Close-Knit Communities Put the Individual First – an article on

Close-Knit Communities Put the Individual First –

“With no property rights established, we find that next to no other rights can be reasonably protected. There is no enforcement of the right to life if someone decides he wants what you have. There is no free speech, no right to assemble, no worship if your exercise upsets a person who has no reservations about using force. These are precisely the ingredients that make up a dystopia.”

This article, especially the introduction, explains, to me, one of the reasons total anarchy doesn’t work.

Despite what my younger-self believed, anarchy is not lawlessness. It is a lack of any ruling individuals or institutions – “an-” greek for without, “-arkhos” greek for chief or ruler.

The U.S.A. founding fathers understood that anarchy has always led to the tyranny of the powerful by way of chaos. Anarchy creates the moral equivalent of the tragedy of the commons when it comes to defending property rights.  It is in one sense a swinging of the pendulum from common ownership of property, to the opposite extreme; but in another sense, it creates the same outcome – no protection of property rights, so in terms of outcome, is on the same side of the pendulum.

Then there are the religious reasons that I reject total anarchy. I have often taught my children that just like the kingdom of God, our family is not a democracy. I want to also teach them that neither is the kingdom of God, nor our family, anarchy. As Joshua said to the Israelites, “As for me and my house, we will serve the Lord.”  My wife and I do our best to have the Lord be the ruler of our home.  He is definitely a lot more trustworthy with the control of how our family is run than I am, and despite her superior leadership skills and charm, my wife also.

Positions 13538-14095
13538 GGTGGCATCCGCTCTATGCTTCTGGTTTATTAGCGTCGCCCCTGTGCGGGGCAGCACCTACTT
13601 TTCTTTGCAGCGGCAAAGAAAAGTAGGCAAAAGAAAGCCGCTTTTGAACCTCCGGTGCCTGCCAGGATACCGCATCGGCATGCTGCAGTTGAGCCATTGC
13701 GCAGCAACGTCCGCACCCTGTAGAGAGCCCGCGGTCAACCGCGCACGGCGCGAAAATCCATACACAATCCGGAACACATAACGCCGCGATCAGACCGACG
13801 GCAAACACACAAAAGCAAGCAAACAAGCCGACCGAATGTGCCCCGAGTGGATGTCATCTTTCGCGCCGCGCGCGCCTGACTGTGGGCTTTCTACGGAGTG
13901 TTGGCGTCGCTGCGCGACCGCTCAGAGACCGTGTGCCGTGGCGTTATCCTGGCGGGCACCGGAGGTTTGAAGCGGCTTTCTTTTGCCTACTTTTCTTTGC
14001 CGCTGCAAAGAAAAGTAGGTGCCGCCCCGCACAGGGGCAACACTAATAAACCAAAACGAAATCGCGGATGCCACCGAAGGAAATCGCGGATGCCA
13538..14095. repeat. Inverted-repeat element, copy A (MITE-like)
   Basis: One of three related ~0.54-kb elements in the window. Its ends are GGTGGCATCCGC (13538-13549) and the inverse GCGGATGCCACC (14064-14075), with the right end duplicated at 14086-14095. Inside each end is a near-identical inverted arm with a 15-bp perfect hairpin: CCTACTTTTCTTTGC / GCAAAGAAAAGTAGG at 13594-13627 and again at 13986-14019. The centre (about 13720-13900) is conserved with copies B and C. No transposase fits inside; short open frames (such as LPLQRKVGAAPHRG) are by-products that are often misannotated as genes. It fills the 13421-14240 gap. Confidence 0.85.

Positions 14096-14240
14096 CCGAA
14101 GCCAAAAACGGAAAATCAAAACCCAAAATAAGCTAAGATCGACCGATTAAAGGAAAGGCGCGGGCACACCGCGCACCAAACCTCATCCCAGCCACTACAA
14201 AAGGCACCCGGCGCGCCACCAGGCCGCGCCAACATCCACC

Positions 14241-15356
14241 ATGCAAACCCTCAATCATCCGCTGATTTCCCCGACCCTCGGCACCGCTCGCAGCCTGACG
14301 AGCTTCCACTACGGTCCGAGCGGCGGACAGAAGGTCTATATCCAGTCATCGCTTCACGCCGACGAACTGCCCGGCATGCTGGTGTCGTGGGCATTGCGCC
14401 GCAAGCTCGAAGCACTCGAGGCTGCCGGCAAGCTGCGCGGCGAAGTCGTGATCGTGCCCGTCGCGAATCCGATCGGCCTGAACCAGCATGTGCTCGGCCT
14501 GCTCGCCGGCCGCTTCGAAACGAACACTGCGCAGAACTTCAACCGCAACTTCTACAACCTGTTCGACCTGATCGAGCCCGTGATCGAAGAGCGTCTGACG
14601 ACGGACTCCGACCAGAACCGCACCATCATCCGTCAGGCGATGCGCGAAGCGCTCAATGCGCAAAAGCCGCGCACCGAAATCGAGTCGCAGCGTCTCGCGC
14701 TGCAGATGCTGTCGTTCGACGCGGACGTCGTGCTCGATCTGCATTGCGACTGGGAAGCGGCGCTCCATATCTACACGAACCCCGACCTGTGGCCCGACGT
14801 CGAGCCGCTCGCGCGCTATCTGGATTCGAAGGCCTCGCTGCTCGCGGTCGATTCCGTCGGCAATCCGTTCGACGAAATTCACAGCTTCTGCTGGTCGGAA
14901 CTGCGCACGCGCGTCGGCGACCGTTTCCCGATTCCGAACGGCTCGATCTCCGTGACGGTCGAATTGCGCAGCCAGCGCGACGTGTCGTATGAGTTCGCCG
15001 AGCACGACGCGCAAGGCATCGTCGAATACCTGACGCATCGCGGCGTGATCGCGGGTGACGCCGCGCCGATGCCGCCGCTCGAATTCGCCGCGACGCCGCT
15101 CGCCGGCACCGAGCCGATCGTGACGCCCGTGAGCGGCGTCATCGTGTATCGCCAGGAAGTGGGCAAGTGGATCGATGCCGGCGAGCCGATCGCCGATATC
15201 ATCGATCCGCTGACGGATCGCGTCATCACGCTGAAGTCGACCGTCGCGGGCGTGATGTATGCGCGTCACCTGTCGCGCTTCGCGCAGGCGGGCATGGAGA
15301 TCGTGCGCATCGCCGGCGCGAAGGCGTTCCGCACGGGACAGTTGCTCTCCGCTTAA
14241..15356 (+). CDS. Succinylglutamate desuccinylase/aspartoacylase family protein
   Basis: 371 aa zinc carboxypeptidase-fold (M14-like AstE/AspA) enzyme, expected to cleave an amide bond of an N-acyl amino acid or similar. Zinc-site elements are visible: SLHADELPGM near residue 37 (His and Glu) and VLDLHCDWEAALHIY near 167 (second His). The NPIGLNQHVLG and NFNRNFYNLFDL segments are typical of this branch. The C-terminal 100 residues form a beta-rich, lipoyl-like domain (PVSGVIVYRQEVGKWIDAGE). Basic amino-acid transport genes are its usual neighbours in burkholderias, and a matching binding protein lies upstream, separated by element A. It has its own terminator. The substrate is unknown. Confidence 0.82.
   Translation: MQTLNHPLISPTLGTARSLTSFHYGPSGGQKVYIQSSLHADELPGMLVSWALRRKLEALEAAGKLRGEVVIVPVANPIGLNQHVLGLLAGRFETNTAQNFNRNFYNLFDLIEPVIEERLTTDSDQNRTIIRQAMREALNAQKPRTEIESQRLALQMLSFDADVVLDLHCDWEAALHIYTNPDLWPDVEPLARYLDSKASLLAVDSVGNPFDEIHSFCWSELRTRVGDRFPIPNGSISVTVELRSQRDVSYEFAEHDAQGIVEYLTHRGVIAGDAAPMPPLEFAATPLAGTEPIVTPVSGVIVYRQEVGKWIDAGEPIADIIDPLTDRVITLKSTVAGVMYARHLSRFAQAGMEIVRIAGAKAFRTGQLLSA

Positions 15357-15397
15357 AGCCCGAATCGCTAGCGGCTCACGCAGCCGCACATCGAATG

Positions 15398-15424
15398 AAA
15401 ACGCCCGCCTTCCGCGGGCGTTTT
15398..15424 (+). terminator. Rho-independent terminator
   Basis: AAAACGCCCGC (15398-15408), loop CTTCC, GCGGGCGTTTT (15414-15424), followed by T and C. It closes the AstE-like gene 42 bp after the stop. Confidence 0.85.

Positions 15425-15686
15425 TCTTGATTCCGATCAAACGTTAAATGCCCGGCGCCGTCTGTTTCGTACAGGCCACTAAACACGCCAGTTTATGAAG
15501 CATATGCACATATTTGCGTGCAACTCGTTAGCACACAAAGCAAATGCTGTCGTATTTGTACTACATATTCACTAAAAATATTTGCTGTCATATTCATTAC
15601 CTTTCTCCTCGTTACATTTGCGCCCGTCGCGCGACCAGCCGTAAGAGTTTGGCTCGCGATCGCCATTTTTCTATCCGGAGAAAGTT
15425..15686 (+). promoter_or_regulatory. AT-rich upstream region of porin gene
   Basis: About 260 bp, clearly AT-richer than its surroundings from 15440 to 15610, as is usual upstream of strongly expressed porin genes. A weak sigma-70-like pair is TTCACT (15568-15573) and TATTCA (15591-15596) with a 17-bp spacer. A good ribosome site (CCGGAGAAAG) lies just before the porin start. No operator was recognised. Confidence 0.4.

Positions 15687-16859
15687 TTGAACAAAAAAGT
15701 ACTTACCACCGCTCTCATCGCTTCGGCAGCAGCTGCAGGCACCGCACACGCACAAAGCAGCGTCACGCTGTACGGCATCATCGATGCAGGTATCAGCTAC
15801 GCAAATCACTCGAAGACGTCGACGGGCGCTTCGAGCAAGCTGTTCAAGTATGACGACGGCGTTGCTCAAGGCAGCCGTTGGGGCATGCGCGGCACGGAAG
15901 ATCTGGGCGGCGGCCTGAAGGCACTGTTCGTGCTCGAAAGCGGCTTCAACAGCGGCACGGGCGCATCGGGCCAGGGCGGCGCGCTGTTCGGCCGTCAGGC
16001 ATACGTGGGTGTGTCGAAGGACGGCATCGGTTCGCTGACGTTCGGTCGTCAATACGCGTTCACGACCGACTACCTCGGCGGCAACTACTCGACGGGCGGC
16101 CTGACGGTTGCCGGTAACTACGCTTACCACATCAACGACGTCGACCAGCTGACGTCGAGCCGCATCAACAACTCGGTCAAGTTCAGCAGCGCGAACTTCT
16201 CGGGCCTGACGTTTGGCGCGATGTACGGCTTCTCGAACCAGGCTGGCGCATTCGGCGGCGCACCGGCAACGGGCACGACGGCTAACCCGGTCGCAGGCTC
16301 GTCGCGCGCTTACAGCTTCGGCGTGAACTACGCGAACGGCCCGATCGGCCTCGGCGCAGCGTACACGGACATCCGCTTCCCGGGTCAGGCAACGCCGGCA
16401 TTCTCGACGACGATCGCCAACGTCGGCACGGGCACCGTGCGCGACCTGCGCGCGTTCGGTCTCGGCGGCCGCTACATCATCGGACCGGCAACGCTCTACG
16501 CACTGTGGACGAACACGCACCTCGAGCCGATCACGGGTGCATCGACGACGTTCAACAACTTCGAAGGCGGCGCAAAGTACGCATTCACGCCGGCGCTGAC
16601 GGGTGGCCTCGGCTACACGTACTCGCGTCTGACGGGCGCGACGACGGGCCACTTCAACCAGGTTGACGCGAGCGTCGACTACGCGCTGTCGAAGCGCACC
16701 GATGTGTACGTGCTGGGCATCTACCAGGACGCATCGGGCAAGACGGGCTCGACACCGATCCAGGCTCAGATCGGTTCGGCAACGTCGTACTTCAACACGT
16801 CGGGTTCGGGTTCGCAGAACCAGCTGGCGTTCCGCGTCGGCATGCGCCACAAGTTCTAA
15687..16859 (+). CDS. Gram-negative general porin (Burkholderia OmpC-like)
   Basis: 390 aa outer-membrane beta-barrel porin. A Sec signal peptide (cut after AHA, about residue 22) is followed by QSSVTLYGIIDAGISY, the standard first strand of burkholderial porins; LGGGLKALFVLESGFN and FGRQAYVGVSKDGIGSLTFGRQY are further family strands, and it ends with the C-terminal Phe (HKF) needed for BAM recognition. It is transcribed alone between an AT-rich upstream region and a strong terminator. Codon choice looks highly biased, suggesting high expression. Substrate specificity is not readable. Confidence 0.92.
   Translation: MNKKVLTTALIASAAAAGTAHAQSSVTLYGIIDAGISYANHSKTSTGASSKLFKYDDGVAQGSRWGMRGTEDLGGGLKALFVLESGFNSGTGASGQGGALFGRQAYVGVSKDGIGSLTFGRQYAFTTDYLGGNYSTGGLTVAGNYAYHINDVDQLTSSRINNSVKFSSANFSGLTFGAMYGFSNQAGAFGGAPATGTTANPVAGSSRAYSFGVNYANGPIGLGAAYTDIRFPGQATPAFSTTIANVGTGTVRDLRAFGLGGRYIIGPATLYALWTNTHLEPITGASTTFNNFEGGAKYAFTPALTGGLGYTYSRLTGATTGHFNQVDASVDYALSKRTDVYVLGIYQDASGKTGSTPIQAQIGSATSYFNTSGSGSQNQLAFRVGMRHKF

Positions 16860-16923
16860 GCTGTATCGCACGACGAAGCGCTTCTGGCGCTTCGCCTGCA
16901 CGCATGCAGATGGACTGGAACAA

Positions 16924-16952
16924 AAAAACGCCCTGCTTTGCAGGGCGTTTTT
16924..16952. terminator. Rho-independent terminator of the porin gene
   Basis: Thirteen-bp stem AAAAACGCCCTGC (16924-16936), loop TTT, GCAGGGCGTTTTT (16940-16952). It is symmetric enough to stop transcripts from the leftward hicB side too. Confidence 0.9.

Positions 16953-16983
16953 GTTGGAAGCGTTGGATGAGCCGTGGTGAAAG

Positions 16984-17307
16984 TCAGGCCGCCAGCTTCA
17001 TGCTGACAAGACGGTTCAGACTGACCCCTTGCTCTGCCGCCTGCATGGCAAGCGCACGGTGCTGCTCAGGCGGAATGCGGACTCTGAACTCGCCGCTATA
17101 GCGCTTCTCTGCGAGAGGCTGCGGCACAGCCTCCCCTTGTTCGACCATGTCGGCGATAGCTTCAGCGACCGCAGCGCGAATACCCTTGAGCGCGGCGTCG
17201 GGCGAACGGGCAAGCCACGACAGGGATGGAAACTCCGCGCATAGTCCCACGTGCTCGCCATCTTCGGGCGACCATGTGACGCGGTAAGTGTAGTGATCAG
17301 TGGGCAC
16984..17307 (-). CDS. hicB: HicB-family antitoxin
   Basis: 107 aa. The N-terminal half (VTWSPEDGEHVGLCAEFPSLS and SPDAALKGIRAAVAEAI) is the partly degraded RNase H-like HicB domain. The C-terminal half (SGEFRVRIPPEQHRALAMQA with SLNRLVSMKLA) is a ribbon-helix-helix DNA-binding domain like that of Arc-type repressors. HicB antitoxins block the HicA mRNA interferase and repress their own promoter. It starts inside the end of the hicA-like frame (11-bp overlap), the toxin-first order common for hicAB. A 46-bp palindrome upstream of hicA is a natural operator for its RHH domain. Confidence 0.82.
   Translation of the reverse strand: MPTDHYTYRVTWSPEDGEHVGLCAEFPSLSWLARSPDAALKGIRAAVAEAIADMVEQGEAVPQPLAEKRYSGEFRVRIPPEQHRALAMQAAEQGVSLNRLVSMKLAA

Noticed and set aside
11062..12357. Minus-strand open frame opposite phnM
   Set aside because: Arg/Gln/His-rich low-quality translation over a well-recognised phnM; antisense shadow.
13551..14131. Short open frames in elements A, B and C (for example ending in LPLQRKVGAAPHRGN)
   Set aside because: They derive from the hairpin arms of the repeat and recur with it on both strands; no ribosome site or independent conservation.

My current passion is to explore the power of close-knit (and relatively small) communities and how to establish them as a structural unit of civil society. This article struck a chord on so many levels for me.  I recommend reading it, and please let me know what you think of it, as well as my perspective, in the comments here.


The Problem of Poverty

Some time ago I read “The Problem of Pain” by C.S. Lewis. It led me to quite a bit of introspection and contemplation, which resulted in me publishing a blog post on my personal blog.  This post is a revisit to the idea.

While “The Problem of Pain” by C.S. Lewis doesn’t exactly say these words, one of the concepts that I gained from reading it is Continue reading

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I’ve been doing it wrong

I’ve seen this video many times before, but I don’t think I understood it before, and I probably don’t fully understand it now, but I am changing my approach to how I do things because of watching it today.

I’m a detailed person and how I normally explain things is by explaining how I got to my conclusions – and normally get less enthusiasm for my conclusions than I hope … much less.

I should be explaining what I was trying to find out – Why I wanted to know.  Then explain what I found out.

Culture and Cognitive Dissonance | Orrin Woodward Leadership

When you believe you are called to build communities and the most successful person you know at building communities of people writes something profound about it, you would be foolish if you fail to re-blog it.

There is nothing more important, its proper implementation determining the destiny of nations, companies, charities, and families, than the creation of culture. Culture, a system of beliefs, values…

Source: Culture and Cognitive Dissonance | Orrin Woodward Leadership